Both in its historic revival of “Sleeping Beauty” a work created for the company in the late 19th century and its daring, highly successful attempt to dance Balanchine in “Jewels” the Kirov showed its impressive strength in depth. Diana Vishneva in the title role of Sleeping Beauty, Danila Korsuntsev as her Prince, Veronika Part as the Lilac Fairy and Svetlana Zakharova in the Diamonds section of “Jewels” gave outstanding performances.
American Ballet Theatre, another of the major international companies here this year, brought a full-length 19th-century ballet, “Le Corsaire,” emblematic of this year’s emphasis on performers. With the silliest of plots, the ballet has dancing as its only excuse for being, and ABT met the challenge handily.
Among the standouts were Nina Ananiashvili, Julio Bocca, Jose Manuel Carreno, Angel Corella and Ethan Stiefel. ABT has probably the most distinguished group of male dancers in the world. In fact, a PBS show scheduled for February features four of them under the come-on title “Born to Be Wild.”
ABT’s most impressive triumph, though, was in Balanchine’s “Symphony in C.” It made the choreography soar. Especially fine were Julie Kent and Miss Ananiashvili (in alternative casts) with Mr. Carreno as an elegant partner.
The Washington Ballet showed great versatility in a program that included Antony Tudor’s “Dark Elegies” and Paul Taylor’s “Esplanade,” capturing the essence of two very different dances.
Another Washington group, CityDance Ensemble, soared high this year with a splendid program at the Kennedy Center Terrace Theater in September and a wildly successful appearance in St. Petersburg just two weeks ago.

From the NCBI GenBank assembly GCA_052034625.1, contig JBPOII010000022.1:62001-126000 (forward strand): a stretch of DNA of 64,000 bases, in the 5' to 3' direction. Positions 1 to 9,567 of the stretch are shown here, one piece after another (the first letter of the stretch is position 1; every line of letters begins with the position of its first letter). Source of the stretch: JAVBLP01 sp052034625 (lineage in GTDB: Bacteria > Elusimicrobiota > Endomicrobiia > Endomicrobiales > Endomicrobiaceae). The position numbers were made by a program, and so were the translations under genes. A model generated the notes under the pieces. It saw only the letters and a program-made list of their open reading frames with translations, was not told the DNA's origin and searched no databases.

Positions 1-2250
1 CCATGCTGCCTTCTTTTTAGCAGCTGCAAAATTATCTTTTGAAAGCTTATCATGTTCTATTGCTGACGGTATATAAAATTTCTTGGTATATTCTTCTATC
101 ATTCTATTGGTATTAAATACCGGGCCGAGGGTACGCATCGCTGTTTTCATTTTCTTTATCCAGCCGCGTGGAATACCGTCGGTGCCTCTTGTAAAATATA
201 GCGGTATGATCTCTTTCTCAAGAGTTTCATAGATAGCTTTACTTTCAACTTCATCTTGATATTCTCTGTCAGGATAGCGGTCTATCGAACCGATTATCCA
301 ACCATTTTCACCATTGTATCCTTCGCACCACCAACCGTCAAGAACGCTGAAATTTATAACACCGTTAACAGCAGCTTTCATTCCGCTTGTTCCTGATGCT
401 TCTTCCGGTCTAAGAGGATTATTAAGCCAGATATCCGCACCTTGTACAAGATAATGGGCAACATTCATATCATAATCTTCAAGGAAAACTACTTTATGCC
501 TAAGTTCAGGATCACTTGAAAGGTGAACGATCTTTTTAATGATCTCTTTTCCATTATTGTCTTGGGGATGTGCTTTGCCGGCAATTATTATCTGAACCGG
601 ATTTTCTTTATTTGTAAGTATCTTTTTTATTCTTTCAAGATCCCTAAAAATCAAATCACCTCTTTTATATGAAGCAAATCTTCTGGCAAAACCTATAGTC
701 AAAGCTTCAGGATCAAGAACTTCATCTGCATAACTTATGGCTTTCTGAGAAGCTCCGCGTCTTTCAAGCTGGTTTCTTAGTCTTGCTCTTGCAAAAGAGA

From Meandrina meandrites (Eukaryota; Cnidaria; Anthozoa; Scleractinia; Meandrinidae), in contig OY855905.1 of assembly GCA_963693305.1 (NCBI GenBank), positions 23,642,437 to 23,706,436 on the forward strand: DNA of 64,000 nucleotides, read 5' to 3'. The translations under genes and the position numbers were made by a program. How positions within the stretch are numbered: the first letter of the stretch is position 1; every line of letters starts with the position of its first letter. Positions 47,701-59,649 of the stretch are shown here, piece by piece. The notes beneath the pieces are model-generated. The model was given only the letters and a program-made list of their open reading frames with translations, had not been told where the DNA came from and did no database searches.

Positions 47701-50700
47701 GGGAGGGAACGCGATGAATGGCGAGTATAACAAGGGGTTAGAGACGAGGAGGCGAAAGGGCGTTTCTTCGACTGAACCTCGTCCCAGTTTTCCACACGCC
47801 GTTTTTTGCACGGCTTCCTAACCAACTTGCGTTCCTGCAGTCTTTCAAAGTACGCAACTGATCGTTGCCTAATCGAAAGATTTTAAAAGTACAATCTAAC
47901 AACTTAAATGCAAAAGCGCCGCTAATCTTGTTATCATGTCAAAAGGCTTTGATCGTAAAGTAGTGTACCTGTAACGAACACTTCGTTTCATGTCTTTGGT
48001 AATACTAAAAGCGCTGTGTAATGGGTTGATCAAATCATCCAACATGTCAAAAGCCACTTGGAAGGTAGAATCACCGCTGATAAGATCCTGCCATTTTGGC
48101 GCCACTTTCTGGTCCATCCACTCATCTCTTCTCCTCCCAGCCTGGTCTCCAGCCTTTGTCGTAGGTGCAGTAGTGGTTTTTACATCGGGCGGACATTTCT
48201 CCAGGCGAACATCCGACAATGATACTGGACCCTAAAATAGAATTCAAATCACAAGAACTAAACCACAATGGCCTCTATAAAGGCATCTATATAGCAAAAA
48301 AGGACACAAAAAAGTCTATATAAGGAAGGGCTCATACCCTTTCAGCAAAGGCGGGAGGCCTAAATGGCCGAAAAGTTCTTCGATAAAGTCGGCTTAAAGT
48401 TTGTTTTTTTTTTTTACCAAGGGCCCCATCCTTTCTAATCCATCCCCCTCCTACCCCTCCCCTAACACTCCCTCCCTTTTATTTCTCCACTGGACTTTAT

The troupe, directed by Paul Emerson, is a repertory company that performs works by the most talented of local choreographers. In its repertoire are modern dances by Dana Tai Soon Burgess, whose own company performed a superb program of his works at the Lincoln Theater in October; Kris O’Shee, whose riveting choreography for “Site Visit” was danced with searing concentration by Charon Judy (surely one of the finest performances by a Washington artist this year); and the prolific and talented Vladimir Angelov.
As usual, the dance scene was enriched by foreign companies that brought different aesthetic points of view to our shores. Notable among them were Ballet Preljocaj from Aix-en-Provence, France; the Lyon Opera Ballet in Maguy Marin’s innovative “Cendrillon”; and Companie Kafig, a hip-hop group of French Algerians, also based in Lyon, that brought daring flips, dizzying head spins and startling mechanical movements, brilliantly crafted and staged.